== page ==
I agree with you. And for people who have known someone who died from COVID, I knew three people. One was a childhood friend, who leaves behind two teenage sons, now without a dad. It is very real and it's very painful, this virus. For some Trump supporters, I guess they are fortunate enough, they don't know anyone who was impacted by this virus or died, but I wish they would have an orbit of compassion and empathy that would go beyond who they know, and understand there are people in pain in this country.
Donald Trump's closing arguments talk about Joe Biden's family. Joe Biden's closing arguments tell about how to help your family. And is that because...
And everything Hunter Biden, which even Mike Huckabee and Frank Luntz stopped talking about Hunter Biden. No poll shows anyone cares about that. They care about a deadly virus, and they care about the economics of it.
Trump is talking about Hunter Biden — a story that's not just alleged, it's fabricated in my view — because he's got nothing else. He literally has, he didn't even get Mexico to pay for the wall. I mean, COVID was bad. The economy — we have 11 million people out of work that had a job in March. I've not seen a jobs plan. Is this because he really literally has nothing else to talk about for the last week and a half of the campaign?
Yes. He's desperate, right? This is a thoroughly discredited attack that Trump and Rudy Giuliani had been trying to pin on Joe Biden for over a year, right? This is not old. This is something that they've been trying to do over here. And it's false. It's misinformation. It's lies. And he's doing it because he is desperate. They are so desperate right now because they want a conversation on corruption. But here's the thing. If they want a conversation with corruption, Dean, they need to talk about Donald Trump, who is the most corrupt, lawless and unstable president in American history. Six of his campaign managers and senior staff have been charged with major crimes. Let's not forget, Donald Trump, himself, was impeached by the House because he was so afraid of Joe Biden, because he wanted to stop Joe Biden, because he did not want to take on Joe Biden in the general election.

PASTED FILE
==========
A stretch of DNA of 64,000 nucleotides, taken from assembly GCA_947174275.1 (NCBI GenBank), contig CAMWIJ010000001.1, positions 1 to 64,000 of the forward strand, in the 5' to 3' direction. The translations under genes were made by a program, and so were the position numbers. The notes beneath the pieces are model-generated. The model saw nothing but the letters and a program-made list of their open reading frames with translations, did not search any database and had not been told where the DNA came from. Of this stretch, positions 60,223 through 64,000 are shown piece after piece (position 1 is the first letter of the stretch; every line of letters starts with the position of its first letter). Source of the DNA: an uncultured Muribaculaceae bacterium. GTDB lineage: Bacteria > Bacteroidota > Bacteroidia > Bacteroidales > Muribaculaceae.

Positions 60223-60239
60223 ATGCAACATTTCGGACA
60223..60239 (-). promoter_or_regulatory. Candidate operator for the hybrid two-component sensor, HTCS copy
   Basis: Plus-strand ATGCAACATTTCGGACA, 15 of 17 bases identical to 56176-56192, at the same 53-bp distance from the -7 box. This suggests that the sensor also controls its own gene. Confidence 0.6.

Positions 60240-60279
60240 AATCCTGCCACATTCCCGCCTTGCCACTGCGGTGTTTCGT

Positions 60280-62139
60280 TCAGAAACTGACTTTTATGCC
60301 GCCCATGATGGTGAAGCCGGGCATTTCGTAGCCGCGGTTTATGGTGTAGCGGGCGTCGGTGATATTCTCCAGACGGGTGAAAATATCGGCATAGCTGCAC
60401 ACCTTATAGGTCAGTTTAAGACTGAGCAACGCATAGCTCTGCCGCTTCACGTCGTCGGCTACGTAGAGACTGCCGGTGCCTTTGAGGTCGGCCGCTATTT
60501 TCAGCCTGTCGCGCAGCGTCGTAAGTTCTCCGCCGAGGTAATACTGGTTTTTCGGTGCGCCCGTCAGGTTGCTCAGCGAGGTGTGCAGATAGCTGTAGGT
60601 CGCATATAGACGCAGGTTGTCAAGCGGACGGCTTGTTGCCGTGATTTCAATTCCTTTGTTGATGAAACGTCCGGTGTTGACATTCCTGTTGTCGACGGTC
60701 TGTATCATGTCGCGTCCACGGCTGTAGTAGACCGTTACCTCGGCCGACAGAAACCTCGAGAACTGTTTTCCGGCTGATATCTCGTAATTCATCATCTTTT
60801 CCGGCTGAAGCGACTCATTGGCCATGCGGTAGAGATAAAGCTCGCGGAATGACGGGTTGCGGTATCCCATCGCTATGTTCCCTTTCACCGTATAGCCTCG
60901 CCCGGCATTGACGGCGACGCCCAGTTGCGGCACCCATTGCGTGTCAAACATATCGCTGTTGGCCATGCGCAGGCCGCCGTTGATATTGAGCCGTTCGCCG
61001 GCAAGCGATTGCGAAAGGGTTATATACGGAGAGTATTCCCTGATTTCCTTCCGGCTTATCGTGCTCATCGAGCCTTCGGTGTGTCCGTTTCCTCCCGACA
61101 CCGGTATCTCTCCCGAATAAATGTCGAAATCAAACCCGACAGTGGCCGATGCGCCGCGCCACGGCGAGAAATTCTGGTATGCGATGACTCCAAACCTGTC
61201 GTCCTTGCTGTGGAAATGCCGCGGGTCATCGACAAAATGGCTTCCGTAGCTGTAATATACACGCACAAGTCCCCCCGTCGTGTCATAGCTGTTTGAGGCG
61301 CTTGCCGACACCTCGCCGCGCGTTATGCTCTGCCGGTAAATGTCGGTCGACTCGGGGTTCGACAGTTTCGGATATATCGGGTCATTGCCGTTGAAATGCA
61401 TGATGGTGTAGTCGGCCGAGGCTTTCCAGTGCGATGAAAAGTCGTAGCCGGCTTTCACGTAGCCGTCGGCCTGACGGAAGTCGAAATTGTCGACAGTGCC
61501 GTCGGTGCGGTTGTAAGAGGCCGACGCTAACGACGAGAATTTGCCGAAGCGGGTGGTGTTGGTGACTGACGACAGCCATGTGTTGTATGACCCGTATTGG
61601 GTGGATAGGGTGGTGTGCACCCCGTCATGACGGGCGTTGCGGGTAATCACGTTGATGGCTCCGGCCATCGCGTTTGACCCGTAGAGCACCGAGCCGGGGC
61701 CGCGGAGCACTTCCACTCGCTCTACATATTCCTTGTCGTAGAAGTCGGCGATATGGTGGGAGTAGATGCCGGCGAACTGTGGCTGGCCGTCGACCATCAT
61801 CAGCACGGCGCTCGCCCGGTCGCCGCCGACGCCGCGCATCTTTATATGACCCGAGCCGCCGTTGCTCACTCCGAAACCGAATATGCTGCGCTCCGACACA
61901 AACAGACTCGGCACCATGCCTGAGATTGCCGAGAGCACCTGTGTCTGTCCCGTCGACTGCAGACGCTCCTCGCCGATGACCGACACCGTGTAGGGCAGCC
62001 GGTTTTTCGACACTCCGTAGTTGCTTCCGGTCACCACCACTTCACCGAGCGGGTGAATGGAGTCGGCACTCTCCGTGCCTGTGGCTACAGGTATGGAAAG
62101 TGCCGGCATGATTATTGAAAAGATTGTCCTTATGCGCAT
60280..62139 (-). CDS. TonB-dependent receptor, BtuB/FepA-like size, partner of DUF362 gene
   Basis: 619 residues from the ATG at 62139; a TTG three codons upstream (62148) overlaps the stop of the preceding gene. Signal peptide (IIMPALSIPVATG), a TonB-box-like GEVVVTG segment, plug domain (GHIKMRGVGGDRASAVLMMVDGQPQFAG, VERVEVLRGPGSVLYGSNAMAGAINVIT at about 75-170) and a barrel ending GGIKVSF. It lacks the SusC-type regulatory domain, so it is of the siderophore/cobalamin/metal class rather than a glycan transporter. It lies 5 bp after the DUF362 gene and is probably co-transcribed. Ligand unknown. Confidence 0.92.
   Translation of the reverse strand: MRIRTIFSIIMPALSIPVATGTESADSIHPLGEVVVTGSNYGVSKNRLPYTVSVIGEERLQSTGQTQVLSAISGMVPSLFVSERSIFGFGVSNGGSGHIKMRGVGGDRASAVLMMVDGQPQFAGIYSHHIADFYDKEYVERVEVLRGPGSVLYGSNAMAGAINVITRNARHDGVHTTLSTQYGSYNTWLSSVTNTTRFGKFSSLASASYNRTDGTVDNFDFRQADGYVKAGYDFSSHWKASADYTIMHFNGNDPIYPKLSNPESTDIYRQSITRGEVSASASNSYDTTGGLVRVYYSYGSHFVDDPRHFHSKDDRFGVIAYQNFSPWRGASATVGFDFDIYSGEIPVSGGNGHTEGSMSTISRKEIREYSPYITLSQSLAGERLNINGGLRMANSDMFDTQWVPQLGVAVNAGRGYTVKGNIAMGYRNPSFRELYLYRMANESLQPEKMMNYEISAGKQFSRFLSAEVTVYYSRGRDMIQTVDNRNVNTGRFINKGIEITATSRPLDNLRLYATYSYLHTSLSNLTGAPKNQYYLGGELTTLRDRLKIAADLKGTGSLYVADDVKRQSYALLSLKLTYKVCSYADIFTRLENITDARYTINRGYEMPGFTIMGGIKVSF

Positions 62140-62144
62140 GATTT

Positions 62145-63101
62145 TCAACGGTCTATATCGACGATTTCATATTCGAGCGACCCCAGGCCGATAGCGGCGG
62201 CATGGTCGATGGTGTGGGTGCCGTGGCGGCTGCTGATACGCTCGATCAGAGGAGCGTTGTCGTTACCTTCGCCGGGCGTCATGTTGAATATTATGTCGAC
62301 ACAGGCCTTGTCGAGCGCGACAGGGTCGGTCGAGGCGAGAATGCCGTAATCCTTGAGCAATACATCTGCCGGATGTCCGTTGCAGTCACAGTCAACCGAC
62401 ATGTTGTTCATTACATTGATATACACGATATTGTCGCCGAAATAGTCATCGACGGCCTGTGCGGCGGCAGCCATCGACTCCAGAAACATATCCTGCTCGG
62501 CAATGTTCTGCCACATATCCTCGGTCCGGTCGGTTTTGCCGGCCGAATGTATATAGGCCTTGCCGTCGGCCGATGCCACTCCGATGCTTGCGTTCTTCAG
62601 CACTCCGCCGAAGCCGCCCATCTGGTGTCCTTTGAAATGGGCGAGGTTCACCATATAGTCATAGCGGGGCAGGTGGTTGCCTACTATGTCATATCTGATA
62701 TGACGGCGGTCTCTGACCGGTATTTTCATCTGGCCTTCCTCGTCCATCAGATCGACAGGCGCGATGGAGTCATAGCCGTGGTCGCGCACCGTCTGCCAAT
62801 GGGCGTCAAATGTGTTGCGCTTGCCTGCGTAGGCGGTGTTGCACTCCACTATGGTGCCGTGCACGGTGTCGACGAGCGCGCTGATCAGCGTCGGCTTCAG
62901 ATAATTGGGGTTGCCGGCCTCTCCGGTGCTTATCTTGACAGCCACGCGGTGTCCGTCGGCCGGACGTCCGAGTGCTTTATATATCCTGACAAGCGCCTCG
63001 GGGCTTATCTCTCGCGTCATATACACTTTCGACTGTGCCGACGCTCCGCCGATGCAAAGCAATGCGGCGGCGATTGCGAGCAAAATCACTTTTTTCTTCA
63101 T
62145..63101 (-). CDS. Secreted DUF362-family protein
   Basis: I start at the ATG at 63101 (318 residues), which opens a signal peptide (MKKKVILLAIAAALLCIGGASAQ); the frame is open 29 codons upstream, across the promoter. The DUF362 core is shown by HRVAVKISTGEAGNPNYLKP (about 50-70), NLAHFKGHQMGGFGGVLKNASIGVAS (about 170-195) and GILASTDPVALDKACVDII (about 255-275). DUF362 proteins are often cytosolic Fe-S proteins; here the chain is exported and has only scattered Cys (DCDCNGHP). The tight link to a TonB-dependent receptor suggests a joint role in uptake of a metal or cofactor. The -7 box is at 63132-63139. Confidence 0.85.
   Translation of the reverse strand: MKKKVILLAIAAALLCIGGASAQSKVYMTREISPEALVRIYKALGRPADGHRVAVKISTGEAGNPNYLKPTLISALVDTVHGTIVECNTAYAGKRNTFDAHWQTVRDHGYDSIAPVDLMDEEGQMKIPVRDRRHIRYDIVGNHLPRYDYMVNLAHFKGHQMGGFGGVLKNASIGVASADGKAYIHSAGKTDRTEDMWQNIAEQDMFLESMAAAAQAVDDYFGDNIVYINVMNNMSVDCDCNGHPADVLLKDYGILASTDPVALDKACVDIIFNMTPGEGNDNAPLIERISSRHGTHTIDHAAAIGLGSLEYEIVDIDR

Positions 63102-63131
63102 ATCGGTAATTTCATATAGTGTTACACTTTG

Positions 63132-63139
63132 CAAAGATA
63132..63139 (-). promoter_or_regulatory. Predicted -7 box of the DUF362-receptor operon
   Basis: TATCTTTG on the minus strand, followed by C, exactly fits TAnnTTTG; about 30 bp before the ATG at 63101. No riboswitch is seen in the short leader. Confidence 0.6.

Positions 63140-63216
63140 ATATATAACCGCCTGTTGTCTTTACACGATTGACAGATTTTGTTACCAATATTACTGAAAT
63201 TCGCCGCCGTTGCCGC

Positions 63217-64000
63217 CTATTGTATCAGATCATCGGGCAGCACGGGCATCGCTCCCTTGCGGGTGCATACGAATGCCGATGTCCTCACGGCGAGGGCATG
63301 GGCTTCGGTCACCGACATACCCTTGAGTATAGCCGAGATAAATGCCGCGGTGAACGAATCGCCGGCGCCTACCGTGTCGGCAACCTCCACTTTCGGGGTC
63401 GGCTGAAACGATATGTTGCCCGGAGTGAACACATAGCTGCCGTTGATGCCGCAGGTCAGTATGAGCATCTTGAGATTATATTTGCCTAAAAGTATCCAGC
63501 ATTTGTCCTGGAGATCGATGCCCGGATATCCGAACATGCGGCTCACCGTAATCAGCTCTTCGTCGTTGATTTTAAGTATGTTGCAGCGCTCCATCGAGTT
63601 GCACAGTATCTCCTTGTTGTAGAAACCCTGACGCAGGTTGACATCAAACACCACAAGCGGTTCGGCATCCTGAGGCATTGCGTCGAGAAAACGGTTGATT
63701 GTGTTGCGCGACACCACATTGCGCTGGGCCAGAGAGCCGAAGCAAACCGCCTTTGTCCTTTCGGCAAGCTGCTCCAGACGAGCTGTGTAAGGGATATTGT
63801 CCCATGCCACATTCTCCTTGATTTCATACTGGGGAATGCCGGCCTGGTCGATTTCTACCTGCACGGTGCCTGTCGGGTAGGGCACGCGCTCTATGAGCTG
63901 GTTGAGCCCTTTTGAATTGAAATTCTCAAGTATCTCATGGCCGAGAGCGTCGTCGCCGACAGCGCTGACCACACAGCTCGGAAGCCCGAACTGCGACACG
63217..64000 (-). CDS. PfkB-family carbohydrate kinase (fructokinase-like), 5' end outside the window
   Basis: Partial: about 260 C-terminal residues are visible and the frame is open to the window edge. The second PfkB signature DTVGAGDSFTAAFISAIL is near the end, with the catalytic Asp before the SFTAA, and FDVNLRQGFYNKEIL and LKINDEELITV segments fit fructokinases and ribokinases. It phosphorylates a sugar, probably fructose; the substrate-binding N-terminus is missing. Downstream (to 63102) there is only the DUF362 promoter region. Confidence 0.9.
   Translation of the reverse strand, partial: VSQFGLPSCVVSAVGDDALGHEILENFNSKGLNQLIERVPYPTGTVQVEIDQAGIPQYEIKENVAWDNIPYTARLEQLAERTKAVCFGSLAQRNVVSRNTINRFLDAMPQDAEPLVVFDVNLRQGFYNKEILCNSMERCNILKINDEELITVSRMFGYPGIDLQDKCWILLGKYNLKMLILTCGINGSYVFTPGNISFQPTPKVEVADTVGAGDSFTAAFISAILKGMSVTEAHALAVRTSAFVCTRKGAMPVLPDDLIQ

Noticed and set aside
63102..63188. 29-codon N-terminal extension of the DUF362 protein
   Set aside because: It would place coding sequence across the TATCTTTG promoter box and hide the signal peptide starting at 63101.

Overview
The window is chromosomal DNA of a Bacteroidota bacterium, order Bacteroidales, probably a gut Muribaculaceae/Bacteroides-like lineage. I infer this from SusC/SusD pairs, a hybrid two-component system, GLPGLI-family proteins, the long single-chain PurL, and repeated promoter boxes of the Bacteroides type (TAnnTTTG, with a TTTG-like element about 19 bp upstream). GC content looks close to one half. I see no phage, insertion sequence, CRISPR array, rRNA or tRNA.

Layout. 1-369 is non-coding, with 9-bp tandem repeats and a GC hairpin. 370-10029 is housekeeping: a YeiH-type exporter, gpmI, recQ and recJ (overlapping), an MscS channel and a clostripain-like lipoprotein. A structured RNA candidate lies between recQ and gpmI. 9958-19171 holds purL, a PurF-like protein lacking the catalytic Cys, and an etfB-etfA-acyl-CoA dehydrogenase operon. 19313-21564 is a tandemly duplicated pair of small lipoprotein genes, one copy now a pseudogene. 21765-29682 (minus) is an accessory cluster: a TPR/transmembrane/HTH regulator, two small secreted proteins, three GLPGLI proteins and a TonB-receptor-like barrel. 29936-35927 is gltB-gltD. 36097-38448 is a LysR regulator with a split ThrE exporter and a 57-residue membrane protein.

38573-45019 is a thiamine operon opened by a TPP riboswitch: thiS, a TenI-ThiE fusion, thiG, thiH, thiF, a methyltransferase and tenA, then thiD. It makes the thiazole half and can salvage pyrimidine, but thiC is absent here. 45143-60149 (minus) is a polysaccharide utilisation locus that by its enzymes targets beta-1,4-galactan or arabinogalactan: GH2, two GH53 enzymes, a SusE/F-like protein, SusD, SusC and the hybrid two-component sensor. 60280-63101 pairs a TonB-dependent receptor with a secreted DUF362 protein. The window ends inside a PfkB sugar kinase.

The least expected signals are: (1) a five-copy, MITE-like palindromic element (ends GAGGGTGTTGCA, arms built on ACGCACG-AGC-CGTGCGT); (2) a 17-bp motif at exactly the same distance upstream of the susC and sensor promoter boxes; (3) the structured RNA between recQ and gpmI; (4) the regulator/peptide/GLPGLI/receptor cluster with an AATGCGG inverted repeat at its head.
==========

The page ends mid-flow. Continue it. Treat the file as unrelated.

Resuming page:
And so, now we have a person, Donald Trump, who is trying to distract, who is trying to just put anything that he can on Joe Biden. And it hasn't stopped, if you think about it. It's been a year and a half. All of these lies do not stick on Joe Biden because, I think because the American people are aware of what is truly going on. And the American people want change. They want leadership, going back to our last conversation about leadership, about people dying. Enough is enough. And so now you have an incredibly desperate man who is lying, and just continues to debase the office that he holds.
I know that Vice President Biden will not speak about Ivanka Trump. And I know why, because the real issue that Americans want to hear about is how to keep your family safe and how to put food on their table and get a job. I understand that. But from a campaign strategy point of view, does it make sense for surrogates? I mean, I just wrote about it for The Daily Beast, and you've got Ivanka Trump, who literally got trademarks approved from China the day her father lifted sanctions on ZTE, the Chinese telecommunications company. They're not even trying to hide the comp, and there's so many crude, nonpartisan ethics have been documented. They even filed a complaint with the DOJ in January 2019, asking for an investigation where her and Jared were profiting over tax shelters they were working on for the federal government.
But I get that Joe Biden will not talk about that, and nor do I actually think he should. But should there be a place for surrogates on the campaign to talk about this? Or is that taking you off message?
I think, sure. I think there'll be surrogates talking about this. So I've been out there. I have traveled, I've been to North Carolina, Florida, Pennsylvania. I've been to many of the battleground states in the past couple of weeks, and traveling either with the senator or with the vice president for their respective trips.
And that's not what people want to hear. It really isn't. That's not what people want to hear. They want to hear about, hey, how are they going to get a job? What are we doing about the economy? How are you going to protect us from COVID-19? How about what are you going to do to keep us safe? What are you going to do to help us gain wealth?
You hear about education. You know, there are kids who cannot go back to school. That's affecting parents and everyday people. We have a six-year-old. We have to deal with that, but thank goodness we have the resources to deal with that in a way that we can help our child. She has peers, or kids her age, whose parents can't stay home. They've got to go to work. And sometimes they got to bring their kid to work. And how their kids learn? They learn in the car.
This is what everyday people are talking about and need to deal with. And that's what we're talking about. We're putting out plans: Talking about here, this is how we're going to deal with this issue. This is how we're going to move the country forward. And honestly, when Biden launched his campaign back in April of 2019, the thing I think that really resonated when he put out his launch ad, I should say, was we need to save the soul of our nation. And you saw that image of Charlottesville, and you saw neo-Nazis marching down those streets. And Dean, I know you wrote about it. You've talked about it. We've talked about it.